A friend of mine posted an article on Facebook the other day that had me intrigued, Why Millennial Women Are Burning Out At Work By 30. Larissa Faw wrote a blog about women of my generation who are feeling stuck and overwhelmed and underappreciated. "They excelled in everything throughout their childhood, are making significant progress climbing the corporate ladder, but now find themselves questioning their careers, relationships and wondering, Is this what life is really like?"
Other than growing up perfect and becoming a corporate superstar, I felt like the article spoke to me. I worked my tail off in high school to get into a good college. When I eventually set my sights on Washington, I made that happen too. However, when I got there I was eating beans from a can, commuting in the pouring rain and found my desk job a bore. That's right, I found the halls of Congress dull. Egos were big. People were mean. And everyone my age spent every night at the bar asking each other "who do you work for." But I had the job I had dreamed of. It didn't make me happy and I felt stuck.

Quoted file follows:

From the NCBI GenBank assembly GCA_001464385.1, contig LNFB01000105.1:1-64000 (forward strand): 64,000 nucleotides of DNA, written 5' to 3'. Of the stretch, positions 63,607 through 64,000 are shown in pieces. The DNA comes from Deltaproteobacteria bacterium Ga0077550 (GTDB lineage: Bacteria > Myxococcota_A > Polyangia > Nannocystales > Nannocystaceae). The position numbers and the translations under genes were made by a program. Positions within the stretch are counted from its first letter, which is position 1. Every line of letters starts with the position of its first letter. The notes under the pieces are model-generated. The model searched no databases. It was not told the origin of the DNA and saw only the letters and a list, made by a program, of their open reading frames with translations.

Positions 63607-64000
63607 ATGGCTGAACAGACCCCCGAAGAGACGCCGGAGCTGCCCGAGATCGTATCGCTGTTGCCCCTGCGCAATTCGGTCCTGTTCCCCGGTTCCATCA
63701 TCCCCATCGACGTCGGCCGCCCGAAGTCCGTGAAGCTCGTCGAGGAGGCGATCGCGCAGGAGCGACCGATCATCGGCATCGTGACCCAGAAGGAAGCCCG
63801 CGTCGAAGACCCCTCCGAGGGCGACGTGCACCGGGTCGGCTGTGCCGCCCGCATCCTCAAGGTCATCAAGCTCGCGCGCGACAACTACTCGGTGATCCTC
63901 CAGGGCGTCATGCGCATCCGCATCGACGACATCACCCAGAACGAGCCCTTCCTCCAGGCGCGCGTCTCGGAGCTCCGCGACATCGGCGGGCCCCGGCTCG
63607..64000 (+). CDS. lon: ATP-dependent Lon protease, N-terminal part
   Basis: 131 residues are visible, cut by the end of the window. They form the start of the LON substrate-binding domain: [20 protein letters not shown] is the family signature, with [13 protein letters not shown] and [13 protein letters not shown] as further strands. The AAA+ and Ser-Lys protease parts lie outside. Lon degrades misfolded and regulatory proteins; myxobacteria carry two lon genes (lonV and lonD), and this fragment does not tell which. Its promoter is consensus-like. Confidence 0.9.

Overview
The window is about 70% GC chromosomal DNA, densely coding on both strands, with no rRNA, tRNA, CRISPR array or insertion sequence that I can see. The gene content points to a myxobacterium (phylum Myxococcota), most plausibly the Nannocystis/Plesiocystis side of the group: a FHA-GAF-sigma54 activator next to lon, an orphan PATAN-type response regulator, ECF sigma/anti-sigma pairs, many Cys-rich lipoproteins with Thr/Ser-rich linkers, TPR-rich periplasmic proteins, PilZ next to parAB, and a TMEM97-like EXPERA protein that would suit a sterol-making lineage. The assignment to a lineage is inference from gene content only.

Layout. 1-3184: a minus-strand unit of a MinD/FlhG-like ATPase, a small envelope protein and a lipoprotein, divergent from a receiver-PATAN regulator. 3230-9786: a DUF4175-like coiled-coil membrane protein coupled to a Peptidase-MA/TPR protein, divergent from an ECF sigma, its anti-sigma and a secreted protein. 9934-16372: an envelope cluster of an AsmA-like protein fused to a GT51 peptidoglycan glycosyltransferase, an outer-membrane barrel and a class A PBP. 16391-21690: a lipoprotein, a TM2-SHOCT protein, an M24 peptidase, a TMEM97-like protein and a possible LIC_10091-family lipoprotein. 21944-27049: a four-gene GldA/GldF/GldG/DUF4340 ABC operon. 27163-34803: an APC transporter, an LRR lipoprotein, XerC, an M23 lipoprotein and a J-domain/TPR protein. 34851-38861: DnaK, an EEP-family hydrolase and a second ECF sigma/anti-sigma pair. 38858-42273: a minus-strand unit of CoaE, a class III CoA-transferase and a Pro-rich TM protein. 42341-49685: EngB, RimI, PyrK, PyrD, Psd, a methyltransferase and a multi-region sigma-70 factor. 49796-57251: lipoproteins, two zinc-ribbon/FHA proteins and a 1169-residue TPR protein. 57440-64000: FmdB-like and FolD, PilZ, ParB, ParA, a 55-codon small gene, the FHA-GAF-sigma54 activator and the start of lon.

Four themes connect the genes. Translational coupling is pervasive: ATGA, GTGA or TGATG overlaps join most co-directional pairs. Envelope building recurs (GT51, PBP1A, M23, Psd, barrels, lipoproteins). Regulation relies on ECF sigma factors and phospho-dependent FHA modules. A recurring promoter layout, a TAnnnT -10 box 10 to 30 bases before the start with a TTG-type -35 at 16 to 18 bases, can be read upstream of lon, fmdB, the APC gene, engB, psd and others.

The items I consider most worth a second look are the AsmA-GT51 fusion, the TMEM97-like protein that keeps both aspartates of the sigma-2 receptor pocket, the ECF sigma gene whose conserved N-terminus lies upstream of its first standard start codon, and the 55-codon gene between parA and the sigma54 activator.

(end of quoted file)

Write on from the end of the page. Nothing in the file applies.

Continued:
I think the day to day drudgery of bills and alarm clocks had me confused and feeling like Washington wasn't for me. I started pining for Nashville. Looking back, I think the real problem is for my whole life, I have always had goals and aspirations. I worked hard to get where I wanted to go and now I'm here. And apparently, I'm just burnt out. Thankfully, because of a little article, I learned I'm not the only one. Judging from the comments, tweets and shares, it's an epidemic.
Spending an evening at home with Bennett reminds me that it's not all about climbing the ladder or a big paycheck or being featured in Forbes. There are so many other aspects of my life that make me happy and keep me grounded. Those nights at home with a fussy Bennett also remind me how grateful I am to have things that fulfill me outside of the home too.